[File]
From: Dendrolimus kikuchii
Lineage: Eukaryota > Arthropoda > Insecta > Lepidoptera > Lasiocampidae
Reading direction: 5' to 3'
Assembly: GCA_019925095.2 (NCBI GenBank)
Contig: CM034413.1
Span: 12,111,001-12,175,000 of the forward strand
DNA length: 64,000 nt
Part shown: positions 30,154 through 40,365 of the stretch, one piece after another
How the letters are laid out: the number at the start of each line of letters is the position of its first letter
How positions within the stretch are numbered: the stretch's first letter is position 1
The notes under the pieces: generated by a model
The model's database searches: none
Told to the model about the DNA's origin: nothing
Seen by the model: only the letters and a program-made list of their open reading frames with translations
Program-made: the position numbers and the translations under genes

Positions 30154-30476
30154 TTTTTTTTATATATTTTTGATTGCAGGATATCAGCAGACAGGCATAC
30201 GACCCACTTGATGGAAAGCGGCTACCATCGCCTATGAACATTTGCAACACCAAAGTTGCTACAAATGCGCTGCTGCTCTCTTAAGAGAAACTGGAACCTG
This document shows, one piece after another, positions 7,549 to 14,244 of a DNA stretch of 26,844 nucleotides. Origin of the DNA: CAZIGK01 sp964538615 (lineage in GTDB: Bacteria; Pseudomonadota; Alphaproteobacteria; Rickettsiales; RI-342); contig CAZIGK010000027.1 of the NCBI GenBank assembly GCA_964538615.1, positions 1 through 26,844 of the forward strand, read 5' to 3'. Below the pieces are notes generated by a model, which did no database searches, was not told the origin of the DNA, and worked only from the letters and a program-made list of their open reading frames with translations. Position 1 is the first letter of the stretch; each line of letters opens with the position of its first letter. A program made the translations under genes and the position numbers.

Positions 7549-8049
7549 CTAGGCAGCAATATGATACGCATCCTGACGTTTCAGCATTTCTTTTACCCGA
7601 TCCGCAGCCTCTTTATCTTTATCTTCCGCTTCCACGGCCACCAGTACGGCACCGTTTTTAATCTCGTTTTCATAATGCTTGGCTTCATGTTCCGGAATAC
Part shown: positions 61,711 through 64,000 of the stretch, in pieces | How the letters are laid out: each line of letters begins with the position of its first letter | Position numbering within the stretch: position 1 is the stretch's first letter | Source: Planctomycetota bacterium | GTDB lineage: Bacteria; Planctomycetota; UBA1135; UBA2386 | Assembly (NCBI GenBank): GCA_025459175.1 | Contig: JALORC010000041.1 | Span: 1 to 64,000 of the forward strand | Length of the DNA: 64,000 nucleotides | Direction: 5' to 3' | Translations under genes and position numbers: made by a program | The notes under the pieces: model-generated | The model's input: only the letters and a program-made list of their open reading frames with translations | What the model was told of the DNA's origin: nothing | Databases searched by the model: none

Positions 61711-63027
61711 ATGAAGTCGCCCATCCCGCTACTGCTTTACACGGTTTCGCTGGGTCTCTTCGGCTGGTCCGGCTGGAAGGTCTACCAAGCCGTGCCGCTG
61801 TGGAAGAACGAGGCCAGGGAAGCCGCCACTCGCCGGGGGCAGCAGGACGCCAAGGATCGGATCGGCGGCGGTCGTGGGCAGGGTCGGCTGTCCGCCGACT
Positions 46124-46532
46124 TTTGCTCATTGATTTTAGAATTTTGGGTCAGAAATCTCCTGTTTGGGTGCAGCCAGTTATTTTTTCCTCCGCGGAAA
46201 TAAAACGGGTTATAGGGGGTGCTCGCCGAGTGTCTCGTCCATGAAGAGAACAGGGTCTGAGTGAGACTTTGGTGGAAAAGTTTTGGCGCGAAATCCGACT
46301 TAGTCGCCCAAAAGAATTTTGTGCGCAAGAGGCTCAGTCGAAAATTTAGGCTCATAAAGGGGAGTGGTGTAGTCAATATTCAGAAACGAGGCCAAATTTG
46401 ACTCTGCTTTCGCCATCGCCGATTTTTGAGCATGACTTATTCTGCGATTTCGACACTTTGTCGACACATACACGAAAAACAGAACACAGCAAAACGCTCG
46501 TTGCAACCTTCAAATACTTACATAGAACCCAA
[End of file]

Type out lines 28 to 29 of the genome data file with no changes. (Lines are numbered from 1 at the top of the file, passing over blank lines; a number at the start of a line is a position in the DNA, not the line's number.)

46124 TTTGCTCATTGATTTTAGAATTTTGGGTCAGAAATCTCCTGTTTGGGTGCAGCCAGTTATTTTTTCCTCCGCGGAAA
46201 TAAAACGGGTTATAGGGGGTGCTCGCCGAGTGTCTCGTCCATGAAGAGAACAGGGTCTGAGTGAGACTTTGGTGGAAAAGTTTTGGCGCGAAATCCGACT